Furthermore, all previous studies assumed that the bladder content volume remained constant, which could attribute significant differences in absorbed dose estimation [17, 18]. Wu et al. and Dowd et al. built a dynamic bladder wall radiation dose model where the bladder wall radiation dose caused by the content was a function of dynamic bladder volume and time activity of the bladder content. However, this model assumed that urine excretion following the first or second voiding was negligible in calculation of the absorbed dose of the bladder wall because of the short half-life of F-18 FDG [18,19,20]. A two voiding model and 8 h model were employed in this study to investigate the potential difference caused by a short-time measurement of urine and bladder activity.

In this study, total-body dynamic PET scan out to 8 h after the intravenous injection of FDG was carried out using the newly developed scanner to obtain a quantification of the radioactivity of multiple organs. A comparison of cumulated activity, bladder wall dose, and effective dose estimated using classic short-time measurement (up to 75 min post-inject) and long-term measurement (up to 8 h post-injection) was conducted.

Materials and methods


This study was approved by the Medical Ethics Committee of Zhongshan Hospital, Fudan University, and inform consented was obtained. Ten healthy volunteers (7 men, 3 women; mean age, 55.7 ±9.5 years, mean ±standard deviation) without claustrophobia participated in this study. The average height and weight of the male subjects were 166.9 ±3.7 cm (mean ±standard deviation) and 63.6 ± 8.6 kg, respectively, and for female subjects the average height and weight were 153.7±7.5 cm and 56.2±7.4 kg. Before performing the PET/CT imaging, all subjects were asked to refrain from any medication and to fast at least for 6 h, and their blood glucose was measured by blood sampling.

Total-body PET scanning protocol

A 75-min duration scan was performed immediately after an intravenous injection of F-18 FDG via a vein near the ankle; a dosing regimen of 1.85 MBq/kg was used. The list-mode PET data was acquired on a 194-cm long axial FOV (an axial acceptance angle of ± 57°) total-body PET/CT (uEXPLORER, United Imaging Healthcare, Shanghai, China) [21]. Low-dose CT scans were obtained for attenuation correction and all corrections were applied to the reconstructed images. A high temporal resolution dynamic reconstruction protocol was used for the initial 75-min duration scan, with the dataset divided into 60 frames: 36 × 5 s, 24 × 180 s. Another three PET scans of 15-min duration were conducted for each subject approximately at 150, 300, and 480 min after the intravenous injection; these three delayed scans used a dynamic reconstruction protocol of 5 frames: 5 × 180 s. Example reconstructed dynamic PET images in 4 periods for a single subject is shown in Fig. 1. All PET images were reconstructed using ordered subset expectation maximization (OSEM) algorithm with the following parameters: TOF and PSF modeling, 2 iterations and 20 subsets, matrix 192 × 192, slice thickness 2.89 mm, FOV 600 mm (pixel size 3.125 × 3.125 × 2.89 mm3) with a Gaussian post-filter (3 mm), and attenuation and scatter correction. All images were transferred to a commercial medical image processing workstation (uWS-MI, United Imaging Healthcare) for the image evaluation and quantitative analysis.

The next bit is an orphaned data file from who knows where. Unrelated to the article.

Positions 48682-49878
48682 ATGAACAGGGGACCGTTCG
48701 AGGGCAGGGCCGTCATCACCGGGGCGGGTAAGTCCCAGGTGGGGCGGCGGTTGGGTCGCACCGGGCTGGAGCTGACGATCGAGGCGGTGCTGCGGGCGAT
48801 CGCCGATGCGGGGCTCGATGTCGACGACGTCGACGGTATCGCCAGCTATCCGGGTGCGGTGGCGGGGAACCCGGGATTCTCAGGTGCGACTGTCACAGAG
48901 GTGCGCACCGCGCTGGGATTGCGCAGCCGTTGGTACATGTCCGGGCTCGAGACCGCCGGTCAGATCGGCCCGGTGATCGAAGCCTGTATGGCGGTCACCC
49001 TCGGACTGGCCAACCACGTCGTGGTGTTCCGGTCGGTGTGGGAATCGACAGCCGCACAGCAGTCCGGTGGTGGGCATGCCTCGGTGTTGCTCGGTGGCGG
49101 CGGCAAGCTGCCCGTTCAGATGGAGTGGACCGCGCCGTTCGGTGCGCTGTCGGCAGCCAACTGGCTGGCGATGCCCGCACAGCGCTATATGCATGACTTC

Fig. 1
figure 1

Reconstructed dynamic PET images (Maximum-Intensity Projection) of early 3 min, 150~153 min, 300~303 min, 480~483 min (with calibration source close to the feet)

Time-activity curve measurement

The radioactivity in major organs was obtained from reconstructed dynamic PET to low-dose CT fused images by manual contouring based on anatomical CT images. The volume of interest (VOI) contouring method was based on the study by Deloar H.M. et al. [4] The TACs of 6 organs in each subject, including brain, heart (left ventricle myocardium only), kidneys, liver, lungs, and urinary bladder, were obtained. VOI analysis was carried out with a built-in PET image analysis software uWS-MI. To ensure the accuracy of the activity, a radioactive standard source of 1 ml tube of F-18 FDG solution was used to calibrate the activity. The activity measured both by PET reconstruction and radiation dosimeter was recorded to calibrate the activity measured by PET. In that way, an extra calibration source was placed next to the subject during acquisition to confirm the calibration of the system besides regular quality assurance.

Cumulated activity calculations

Because the decay and most of the metabolic processes are exponential, multi-exponential function is widely adopted to fit TAC data in PET images and we followed the previously reported models for multi-exponential fitting of the short-term data in the present work [2,3,4, 7]. Recently, the time-activity curves represented by a sum of temporal basis functions, for instance, B-splines, have been proposed in parametric estimation in dynamic PET [22,23,24]. For spline method, the area under TAC was calculated as follows:

$$ \overset{\sim }{A_s}={\int}_0^TA(t)\ dt+{\int}_T^{\infty }{A}_f{e}^{-\lambda t} dt $$

where \( \overset{\sim }{A_s} \) is the cumulated activity, A(t) is the spline fitted activity curve, Af is the activity of the organ at the end of the last PET scan when the emission scan was assumed to begin to decrease only by radiative decay, and λ is the decay constant.